Worst-ever water crisis rocks Congress-ruled Bengaluru 

Bengaluru, the capital of Congress-ruled Karnataka, is grappling with a worsening water crisis, exacerbated by dry borewells due to unfavorable monsoon conditions. The severity of the situation is evident as schools are closing, forcing some to resort to online classes, and residents face increasing challenges in securing drinking water. The city’s water board is unable to meet the daily requirement of 2,600-2,800 MLD, supplying only about 1,300 MLD, less than half of the needed amount.

The scarcity has led to a surge in private tanker demand, driving prices up significantly. With concerns growing about the impending dry season, residents are conserving water diligently. Even in densely populated areas, where multiple tanks are necessary, only one or two are being supplied, causing prolonged water shortages for the past three months.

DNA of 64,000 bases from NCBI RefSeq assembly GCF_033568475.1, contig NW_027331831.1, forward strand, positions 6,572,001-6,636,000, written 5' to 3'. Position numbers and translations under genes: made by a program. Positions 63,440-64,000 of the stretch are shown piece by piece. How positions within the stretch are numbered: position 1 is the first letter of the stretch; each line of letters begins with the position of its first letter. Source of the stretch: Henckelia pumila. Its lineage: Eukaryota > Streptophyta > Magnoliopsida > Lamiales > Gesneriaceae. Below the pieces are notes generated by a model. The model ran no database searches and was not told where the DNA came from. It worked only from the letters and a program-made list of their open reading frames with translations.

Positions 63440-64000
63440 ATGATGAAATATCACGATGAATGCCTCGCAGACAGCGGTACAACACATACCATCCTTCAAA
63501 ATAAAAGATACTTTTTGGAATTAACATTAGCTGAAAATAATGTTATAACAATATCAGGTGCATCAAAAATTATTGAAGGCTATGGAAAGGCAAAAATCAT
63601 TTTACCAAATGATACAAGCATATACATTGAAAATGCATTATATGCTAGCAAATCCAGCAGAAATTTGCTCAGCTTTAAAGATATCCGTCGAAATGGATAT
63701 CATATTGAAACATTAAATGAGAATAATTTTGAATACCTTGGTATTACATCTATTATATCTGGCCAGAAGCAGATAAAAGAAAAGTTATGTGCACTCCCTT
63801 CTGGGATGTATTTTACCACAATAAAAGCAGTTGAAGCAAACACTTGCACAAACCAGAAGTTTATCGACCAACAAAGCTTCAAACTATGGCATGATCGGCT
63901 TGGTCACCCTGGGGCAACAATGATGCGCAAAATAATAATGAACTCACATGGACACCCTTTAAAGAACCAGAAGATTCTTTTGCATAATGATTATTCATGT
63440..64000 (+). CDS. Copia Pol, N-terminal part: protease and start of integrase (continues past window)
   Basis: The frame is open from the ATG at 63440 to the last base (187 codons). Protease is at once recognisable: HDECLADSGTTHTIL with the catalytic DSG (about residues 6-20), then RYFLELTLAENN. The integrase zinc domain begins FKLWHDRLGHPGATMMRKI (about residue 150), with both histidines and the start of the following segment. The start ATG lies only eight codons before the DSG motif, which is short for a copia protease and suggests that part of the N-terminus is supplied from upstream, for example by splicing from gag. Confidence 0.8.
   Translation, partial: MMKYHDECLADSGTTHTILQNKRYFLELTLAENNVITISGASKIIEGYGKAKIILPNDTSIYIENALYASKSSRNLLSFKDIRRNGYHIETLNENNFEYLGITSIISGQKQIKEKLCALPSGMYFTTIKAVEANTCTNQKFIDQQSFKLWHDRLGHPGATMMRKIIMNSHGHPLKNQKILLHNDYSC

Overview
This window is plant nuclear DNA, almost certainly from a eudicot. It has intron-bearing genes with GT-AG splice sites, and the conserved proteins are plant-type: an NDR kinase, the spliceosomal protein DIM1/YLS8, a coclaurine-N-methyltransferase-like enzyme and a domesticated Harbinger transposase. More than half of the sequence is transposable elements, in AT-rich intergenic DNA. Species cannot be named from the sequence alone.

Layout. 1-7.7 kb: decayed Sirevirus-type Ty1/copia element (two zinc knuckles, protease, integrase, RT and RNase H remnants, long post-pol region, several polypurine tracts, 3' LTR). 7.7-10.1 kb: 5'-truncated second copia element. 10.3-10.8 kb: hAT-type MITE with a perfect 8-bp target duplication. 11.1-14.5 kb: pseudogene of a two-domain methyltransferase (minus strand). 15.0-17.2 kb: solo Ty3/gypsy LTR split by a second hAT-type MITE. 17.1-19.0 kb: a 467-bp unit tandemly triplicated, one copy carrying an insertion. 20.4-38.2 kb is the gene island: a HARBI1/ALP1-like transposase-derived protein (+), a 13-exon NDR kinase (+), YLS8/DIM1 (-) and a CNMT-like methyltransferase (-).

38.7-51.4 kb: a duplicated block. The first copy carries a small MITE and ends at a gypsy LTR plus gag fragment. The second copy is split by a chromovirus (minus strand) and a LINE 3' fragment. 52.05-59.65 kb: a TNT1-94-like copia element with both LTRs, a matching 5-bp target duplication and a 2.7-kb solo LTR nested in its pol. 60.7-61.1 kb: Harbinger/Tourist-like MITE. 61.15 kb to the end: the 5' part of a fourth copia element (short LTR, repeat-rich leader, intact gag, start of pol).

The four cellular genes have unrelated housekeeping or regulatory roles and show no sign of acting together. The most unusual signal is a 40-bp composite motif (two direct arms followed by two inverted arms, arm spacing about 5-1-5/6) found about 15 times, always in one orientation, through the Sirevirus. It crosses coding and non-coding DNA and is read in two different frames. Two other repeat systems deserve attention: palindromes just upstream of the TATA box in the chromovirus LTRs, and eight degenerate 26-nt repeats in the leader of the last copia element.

Locals attribute the crisis to inadequate government focus on groundwater, criticizing successive administrations for prioritizing infrastructure projects over the welfare of the people. They believe that proper attention to groundwater could have averted the current situation.

In response to the dire circumstances, the government has advised residents to use water judiciously, strictly prohibiting its use for non-essential activities like washing vehicles, construction, and entertainment in cinemas and malls. The Bengaluru Water Board has issued warnings of fines starting at Rs. 5,000 for initial violations and increasing fines of Rs. 500 for repeated offenses. 

The prevailing sentiment among residents is that a return to normalcy hinges on rainfall and a more concerted effort by authorities to address the city’s water-related challenges.